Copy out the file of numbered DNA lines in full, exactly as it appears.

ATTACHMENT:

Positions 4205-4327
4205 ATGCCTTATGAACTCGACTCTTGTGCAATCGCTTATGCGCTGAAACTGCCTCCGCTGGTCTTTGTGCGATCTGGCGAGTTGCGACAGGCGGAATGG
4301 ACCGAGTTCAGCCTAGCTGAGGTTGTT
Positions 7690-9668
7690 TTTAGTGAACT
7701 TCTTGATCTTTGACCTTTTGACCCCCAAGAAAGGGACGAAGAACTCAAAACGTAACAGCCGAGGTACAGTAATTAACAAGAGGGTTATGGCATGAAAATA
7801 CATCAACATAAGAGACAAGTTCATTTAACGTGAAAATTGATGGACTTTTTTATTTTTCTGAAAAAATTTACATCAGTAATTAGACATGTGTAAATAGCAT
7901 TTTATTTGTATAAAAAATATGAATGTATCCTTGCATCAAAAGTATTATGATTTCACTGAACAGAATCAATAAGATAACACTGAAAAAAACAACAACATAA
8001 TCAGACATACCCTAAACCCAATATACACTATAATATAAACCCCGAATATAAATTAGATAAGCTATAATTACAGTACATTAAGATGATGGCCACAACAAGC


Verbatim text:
Positions 4205-4327
4205 ATGCCTTATGAACTCGACTCTTGTGCAATCGCTTATGCGCTGAAACTGCCTCCGCTGGTCTTTGTGCGATCTGGCGAGTTGCGACAGGCGGAATGG
4301 ACCGAGTTCAGCCTAGCTGAGGTTGTT
Positions 7690-9668
7690 TTTAGTGAACT
7701 TCTTGATCTTTGACCTTTTGACCCCCAAGAAAGGGACGAAGAACTCAAAACGTAACAGCCGAGGTACAGTAATTAACAAGAGGGTTATGGCATGAAAATA
7801 CATCAACATAAGAGACAAGTTCATTTAACGTGAAAATTGATGGACTTTTTTATTTTTCTGAAAAAATTTACATCAGTAATTAGACATGTGTAAATAGCAT
7901 TTTATTTGTATAAAAAATATGAATGTATCCTTGCATCAAAAGTATTATGATTTCACTGAACAGAATCAATAAGATAACACTGAAAAAAACAACAACATAA
8001 TCAGACATACCCTAAACCCAATATACACTATAATATAAACCCCGAATATAAATTAGATAAGCTATAATTACAGTACATTAAGATGATGGCCACAACAAGC